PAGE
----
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What is a Conviction in Pennsylvania?

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pennsylvania conviction

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In Pennsylvania, a conviction is the result of a criminal trial in which the defendant has been found guilty of a crime. In Pennsylvania, having a conviction may be the difference between being eligible, or ineligible, for an expungement, depending on the offense. If you were arrested for a crime, but not convicted of the crime for which you were arrested, then you may be eligible for an arrest record expungement. If you were convicted as an adult for a summary offense, or were convicted and successfully completed ARD (Accelerated Rehabilitation Disposition), you may be eligible to have your conviction expunged from your criminal record.

In Pennsylvania, there are a few ways in which a person can be convicted of a crime. An offender can be convicted of a crime by deciding to plea guilty or nolo contendere. In pleading guilty, the defendant accepts responsibility for the offense that he or she was accused of committing. In pleading nolo contendere, no contest, the defendant neither accepts nor denies guilt for the crime for which he or she is accused. Such a plea allows the judge to determine the defendant’s guilt and consequent conviction. If the defendant wishes to fight the charges for which he or she has been accused, then a judge or jury will determine the verdict of their case. If the defendant is found guilty, then the presiding judge will determine his or her conviction and sentencing.

Once the defendant is convicted for his or her adult Pennsylvania offense, he or she will either be convicted of a summary offense or an adult conviction. If the offense was not a summary offense and the defendant did not receive ARD as part of their sentencing, then the accused must wait until he or she turns 70 years of age and cannot have been arrested or persecuted for a crime for the ten years following the release from confinement or supervision, or the defendant must have been dead for three years to be considered for eligibility for an expungement.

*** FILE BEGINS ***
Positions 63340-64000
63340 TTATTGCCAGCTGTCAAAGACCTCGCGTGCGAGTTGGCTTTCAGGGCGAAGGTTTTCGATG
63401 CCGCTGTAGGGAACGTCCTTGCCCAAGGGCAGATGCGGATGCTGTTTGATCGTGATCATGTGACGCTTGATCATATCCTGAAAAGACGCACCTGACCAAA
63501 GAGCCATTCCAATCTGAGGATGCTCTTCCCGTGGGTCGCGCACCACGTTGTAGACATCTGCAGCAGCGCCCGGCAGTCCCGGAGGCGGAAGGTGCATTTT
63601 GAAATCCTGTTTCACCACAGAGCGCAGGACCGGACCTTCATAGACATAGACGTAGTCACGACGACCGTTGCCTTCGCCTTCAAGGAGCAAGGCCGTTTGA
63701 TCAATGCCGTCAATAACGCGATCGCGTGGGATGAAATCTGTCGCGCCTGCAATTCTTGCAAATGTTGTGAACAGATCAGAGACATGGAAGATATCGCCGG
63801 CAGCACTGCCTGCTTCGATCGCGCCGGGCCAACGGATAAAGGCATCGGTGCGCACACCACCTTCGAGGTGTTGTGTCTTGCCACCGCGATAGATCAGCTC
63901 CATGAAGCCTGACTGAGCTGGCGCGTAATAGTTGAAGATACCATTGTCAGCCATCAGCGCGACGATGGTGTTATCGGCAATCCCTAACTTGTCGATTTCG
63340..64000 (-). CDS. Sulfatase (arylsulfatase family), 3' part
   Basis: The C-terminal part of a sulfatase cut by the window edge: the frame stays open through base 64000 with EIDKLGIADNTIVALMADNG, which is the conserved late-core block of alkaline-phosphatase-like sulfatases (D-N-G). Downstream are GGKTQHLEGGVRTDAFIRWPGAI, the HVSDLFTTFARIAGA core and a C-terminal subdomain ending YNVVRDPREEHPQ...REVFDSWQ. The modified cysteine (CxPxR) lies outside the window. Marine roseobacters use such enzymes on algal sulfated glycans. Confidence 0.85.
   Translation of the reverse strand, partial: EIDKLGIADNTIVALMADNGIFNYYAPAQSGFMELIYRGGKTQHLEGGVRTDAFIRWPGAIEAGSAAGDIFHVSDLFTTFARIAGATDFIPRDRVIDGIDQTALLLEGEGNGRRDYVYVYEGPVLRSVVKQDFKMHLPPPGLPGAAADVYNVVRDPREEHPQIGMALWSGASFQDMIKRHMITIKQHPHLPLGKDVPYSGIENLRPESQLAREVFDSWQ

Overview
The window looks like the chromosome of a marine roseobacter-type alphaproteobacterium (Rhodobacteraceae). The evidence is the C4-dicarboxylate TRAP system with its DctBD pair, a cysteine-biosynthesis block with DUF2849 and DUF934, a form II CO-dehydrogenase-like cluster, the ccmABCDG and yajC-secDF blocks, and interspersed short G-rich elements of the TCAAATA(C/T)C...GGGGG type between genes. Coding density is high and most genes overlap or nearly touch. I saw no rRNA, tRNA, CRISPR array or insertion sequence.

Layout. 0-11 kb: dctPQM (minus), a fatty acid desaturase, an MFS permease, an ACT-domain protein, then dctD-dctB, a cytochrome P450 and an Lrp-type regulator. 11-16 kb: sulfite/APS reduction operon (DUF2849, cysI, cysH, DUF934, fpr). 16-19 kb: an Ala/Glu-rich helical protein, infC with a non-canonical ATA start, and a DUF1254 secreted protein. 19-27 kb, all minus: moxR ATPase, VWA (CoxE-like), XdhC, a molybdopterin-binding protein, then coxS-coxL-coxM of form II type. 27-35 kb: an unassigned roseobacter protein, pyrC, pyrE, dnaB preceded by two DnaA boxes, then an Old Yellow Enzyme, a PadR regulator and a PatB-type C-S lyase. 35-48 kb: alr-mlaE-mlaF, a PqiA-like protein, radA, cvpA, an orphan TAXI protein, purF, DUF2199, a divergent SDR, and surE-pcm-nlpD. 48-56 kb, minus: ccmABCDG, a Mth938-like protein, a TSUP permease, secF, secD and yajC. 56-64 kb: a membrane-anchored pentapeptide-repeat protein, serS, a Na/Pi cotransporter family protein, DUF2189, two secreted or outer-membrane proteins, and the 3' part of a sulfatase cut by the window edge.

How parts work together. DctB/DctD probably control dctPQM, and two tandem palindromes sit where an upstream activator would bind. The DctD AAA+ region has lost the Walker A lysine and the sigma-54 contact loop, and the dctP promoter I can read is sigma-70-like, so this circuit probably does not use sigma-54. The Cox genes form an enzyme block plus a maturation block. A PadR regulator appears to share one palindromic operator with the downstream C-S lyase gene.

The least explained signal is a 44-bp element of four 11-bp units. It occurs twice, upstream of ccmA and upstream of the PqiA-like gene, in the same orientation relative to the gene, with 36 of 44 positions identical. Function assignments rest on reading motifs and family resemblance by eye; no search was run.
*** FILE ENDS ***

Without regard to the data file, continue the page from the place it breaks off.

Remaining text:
By expunging your Pennsylvania conviction, you are removing any occurrence of an arrest or conviction from your criminal record. As such, you can legally say that you were not convicted of a crime. Expunging your conviction may help you to pass most background checks for employment and housing, which may help you to find a quality job. To begin searching for jobs in your area, visit tips for ex-felons searching for jobs. It is from a nevada based expungement site, but the tips can be applied in any state.

If you have had trouble in the past trying to get your record cleared, these new Pennsylvania law changes could mean that you are now eligible to get your record expunged.

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How to Expunge a Criminal Record in Philadelphia

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Philadelphia is the largest city in Pennsylvania and is known for its wealth of art and rich culture. While Philadelphia has a great deal to offer its citizens, if you are being deprived of employment due to your criminal record, it may be difficult to afford the fruits of the city. If you were arrested without a conviction, or were convicted of a summary offense or received ARD (Accelerated Rehabilitation Disposition), you may be eligible to expunge your Philadelphia criminal record. The expungement process is complex and time sensitive, which is why it is imperative that you understand how to expunge your Philadelphia criminal record prior to embarking upon the process.